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Category Archives: Rest Home

Growing old gracefully and western civilization, or, do you have parents?

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Both my parents were dead by the time I was 29 years old.  My father had Alzheimer’s, and by the time I graduated from college to come out and help my mother take care of him, it was essentially to put him in a rest home.  He died there one week later.
My mother, due to the stress of taking care of him, contracted lymphoma and died four years later.  Her sister was in a rest home with MS, and we had been visiting her there for years.  With my parents gone it was left up to me.  She had a daughter who lived back east, but she had stopped visiting 5 years earlier.  It was just too painful.  I must admit that the visits came to be less and less frequent.  She was in a new full blown rest home, and she was actually one of the lucky ones.  The place reeked of urine and feces, people were literally moaning and screaming and wandering the halls, mostly in their wheelchairs.  It was a difficult place to visit, and I used to have a few pops before I went up every time.  I think when she passed it had been nine months since I had seen her the last time.
This is how we take care of our old and disabled.
My grandfather was in the VA, and when grandma was alive we visited him almost every afternoon.  We did see hundreds of people in the halls, but most never had any visitors.  We use to walk around award from bed to bed and make sure everybody in there had a little bit of attention and some human contact.  I think I was six years old then, and I still remember how bad it was.
This was all over 30 years ago.  I can’t imagine what it is going to be like when we baby boomers all start dropping like flies.  The lucky ones of us will just die, the unlucky ones will have to live through it.
We go our entire lives assuming that we deserved Health Care, and then somehow it will be provided for us.  Regardless of Obama Care and all of the best intentions, without a major revolution there simply is not going to be any way to pay for our Health Care.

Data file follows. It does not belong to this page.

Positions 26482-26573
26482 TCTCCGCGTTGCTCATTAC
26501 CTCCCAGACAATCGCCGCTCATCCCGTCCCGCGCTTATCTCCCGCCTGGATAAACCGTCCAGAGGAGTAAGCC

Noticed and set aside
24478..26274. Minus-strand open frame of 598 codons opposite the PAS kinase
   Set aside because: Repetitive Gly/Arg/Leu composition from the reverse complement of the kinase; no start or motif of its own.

It will literally take a village.  Without it we will be lucky to be given enough morphine to ease the pain as we are left in a corner in her wheelchair to quietly wait for death.
Aside from local governments, I have only encountered one group that is trying to do something about it:  The National Compassion Holiday Petition group http://nationalcompassionholiday.com/ led by Michael  Villalpando is that group.
If you have parents, know of anyone disabled, or plan to ever come incapacitated yourself, you might want to pay it forward and at least sign this guy’s petition. It’s free,  unless you feel called to contribute, and only takes a second.  Your old age Karma might just depend on it.
 

 

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Don’t Forget Older Friends and Family

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Mother’s Day has just passed, Father’s Day is coming up soon, and the same words are heard around the country…it is nice to have a special day for honoring our parents, but where are you the rest of the year?

San Mateo resident Michael Villalpando is acutely aware of the lack of human contact for so many older mothers and fathers. As the founder of the C.H.I foundation –Communities Health and Wellness Involvement— and a Tai Chi instructor at dozens of assisted living facilities, nursing homes and retirement communities all over California, he sees seniors and disabled adults who have basically been forgotten by friends and family. And he wants to do something about it.

Villalpando’s goal is to establish an awareness of the elderly, ill, and disabled people and encourage young and old alike to visit and spend time with those who live isolated lives in institutions and assisted living communities. He wants to establish a National CompassionHoliday on every March 15…a legal holiday where people will volunteer services at senior centers and care facilities, promote respect and awareness of these citizens and unite all in a spirit of compassion and public service. He is circulating a petition and says when he gets enough signatures, he will submit the petitions to Congress for establishing a day for those in need of compassion.

Interested readers can access petitions at www.nationalcompassionholiday.com. There is no charge and names will not be used for any other purpose. You can contact Michael with questions or support there as well.

As Villalpando says: “I see these people every day and know how just one person smiling at them or taking a few minutes to talk and value them as a person can make a difference.” He believes future generations will thank you for your support and reminds us, “this is not just about ‘them,’ it is about us. We will all be there some day.”

 

 

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